This article was originally published by the Guardianand is republished here as part of the Climate Desk collaboration. The video above was produced by Climate Desk.
Washington's notorious snowball-thrower was at it again—even on a June day with forecast highs of 92 degrees—as the Senate's most powerful environmental leader delivered a pep talk to activists who deny the science behind climate change.
Oklahoma Republican James Inhofe, who now chairs the Senate Environment and Public Works Committee despite famously calling global warming "the greatest hoax ever perpetrated on the American people," took a star turn on Thursday at the Heartland Institute, whose conferences function as a hub for climate deniers.
His message—that "God is still up there" and that Pope Francis should mind his own business—sent a clear signal to his fellow conservatives: Climate skeptics have a loyal—and newly powerful—friend in Congress.
Master image: Susan Walsh/AP
Actually, there was more than one: Lamar Smith, the Republican congressman from Texas who heads the Science, Space and Technology Committee, raised cheers from the room when he said he proposed a 40 percent cut in NASA's budget for earth sciences last week.
In the world outside, anticipation was building for the pope to deliver his much-awaited encyclical next week, when he is expected to cast climate change as a moral issue.
On Thursday, Democratic Sens. Sheldon Whitehouse (R.I.) and Brian Schatz (Hawaii) launched a carbon-fee bill—and got a respectful hearing—at the American Enterprise Institute, the leading conservative think tank, in a possible sign that the uniform opposition to political climate solutions may be softening. And on Monday, leaders of the G7 industrial countries committed to phasing out fossil fuels by the end of the century.
The senator, in the company of friends and fellow disbelievers, handed out a page of 12 talking points for those confronted by evidence of climate change. He urged Heartland activists to go out and fight against what he called "the myth of global warming."
He stood by his claim that climate change was a hoax, he told reporters later, even though it is not. The pope could do little to change his mind, he said—although the Catholic leader's position on climate science certainly seemed to be a sensitive point for Inhofe.
"Everyone is going to ride the pope now. Isn't that wonderful," he said. "The pope ought to stay with his job, and we'll stay with ours."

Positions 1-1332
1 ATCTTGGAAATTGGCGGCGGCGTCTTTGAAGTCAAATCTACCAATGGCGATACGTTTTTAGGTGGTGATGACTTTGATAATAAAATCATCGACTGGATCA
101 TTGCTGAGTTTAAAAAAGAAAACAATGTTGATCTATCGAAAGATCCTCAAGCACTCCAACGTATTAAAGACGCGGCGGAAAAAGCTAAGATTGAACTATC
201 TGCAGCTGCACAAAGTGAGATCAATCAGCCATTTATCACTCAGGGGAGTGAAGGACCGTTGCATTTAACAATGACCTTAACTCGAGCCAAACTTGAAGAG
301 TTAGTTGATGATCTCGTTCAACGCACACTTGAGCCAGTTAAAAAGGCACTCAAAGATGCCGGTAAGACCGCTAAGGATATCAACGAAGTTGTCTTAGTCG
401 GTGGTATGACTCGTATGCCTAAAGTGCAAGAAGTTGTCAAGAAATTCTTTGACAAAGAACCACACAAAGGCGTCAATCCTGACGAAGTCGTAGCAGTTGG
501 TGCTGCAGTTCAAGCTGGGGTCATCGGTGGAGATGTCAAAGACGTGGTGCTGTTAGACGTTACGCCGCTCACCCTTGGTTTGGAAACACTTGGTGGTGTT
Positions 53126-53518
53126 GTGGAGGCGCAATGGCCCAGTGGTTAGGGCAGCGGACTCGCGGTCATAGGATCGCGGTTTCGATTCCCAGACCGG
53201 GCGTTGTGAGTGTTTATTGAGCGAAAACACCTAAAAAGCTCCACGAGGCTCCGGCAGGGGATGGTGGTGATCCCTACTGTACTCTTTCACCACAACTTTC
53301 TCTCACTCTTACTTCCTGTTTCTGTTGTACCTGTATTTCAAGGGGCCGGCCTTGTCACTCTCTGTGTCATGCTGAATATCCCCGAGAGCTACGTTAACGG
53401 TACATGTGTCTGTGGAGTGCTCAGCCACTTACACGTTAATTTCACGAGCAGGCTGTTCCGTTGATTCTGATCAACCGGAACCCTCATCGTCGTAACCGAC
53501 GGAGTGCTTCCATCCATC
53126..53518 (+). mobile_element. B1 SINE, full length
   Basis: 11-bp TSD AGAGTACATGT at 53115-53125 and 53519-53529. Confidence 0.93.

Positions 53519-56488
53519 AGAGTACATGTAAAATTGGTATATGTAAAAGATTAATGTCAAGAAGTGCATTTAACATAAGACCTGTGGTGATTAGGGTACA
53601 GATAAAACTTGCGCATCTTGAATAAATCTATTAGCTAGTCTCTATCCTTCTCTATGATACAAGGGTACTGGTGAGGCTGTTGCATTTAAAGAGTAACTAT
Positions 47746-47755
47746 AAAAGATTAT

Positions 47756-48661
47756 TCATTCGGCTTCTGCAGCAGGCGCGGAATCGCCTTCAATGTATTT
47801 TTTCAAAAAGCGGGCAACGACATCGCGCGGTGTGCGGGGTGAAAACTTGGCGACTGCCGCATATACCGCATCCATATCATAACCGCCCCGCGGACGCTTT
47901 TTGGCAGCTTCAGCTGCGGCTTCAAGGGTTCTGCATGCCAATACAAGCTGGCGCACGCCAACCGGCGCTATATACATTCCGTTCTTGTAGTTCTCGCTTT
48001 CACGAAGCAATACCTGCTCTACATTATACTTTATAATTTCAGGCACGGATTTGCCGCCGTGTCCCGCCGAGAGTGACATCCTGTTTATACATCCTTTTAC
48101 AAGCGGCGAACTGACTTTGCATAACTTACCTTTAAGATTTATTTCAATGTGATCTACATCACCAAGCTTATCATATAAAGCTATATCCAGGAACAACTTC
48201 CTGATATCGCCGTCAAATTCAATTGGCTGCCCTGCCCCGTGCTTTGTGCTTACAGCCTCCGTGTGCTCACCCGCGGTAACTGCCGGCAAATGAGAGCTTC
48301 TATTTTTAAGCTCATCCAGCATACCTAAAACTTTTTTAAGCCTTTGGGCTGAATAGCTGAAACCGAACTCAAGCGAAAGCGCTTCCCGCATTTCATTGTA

A few moments later, Inhofe said: "I am not going to talk about the pope. Let him run his shop, and we'll run ours."
As for the suggestion that world leaders were beginning to move on climate change, Inhofe argued there would be no real follow-through, from the G7 or at the negotiations in Paris at the end of the year, which are aimed at reaching an international agreement to limit warming to 2 degrees Celsius (3.6 degrees Fahrenheit).
"They talked about it—very good," he said. "Now they say it is all going to come together in Paris, and I don't think it is."
In any event, Inhofe said Republicans were showing no indication that his party is ready to fall into line. "If you look at Republican candidates, they are all denying this stuff with the exception of Lindsey Graham," he said.
Graham, the Republican senator from South Carolina who is considered a long shot for president, told an interviewer over the weekend that, if elected, "we're going to address climate change, CO2 emissions in a business-friendly way".
Back at the hotel full of deniers, Inhofe—after essentially telling the pope to butt out of his business—could not resist trespassing on that of the Vatican. Calling on those at the Heartland Institute to fan out and fight the Environmental Protection Agency rules for carbon pollution on power plants, due to be finalized this summer, and other environmental measures, he said: "If we do it as a team you will be doing the Lord's work, and he will eventually bless you for it. Amen."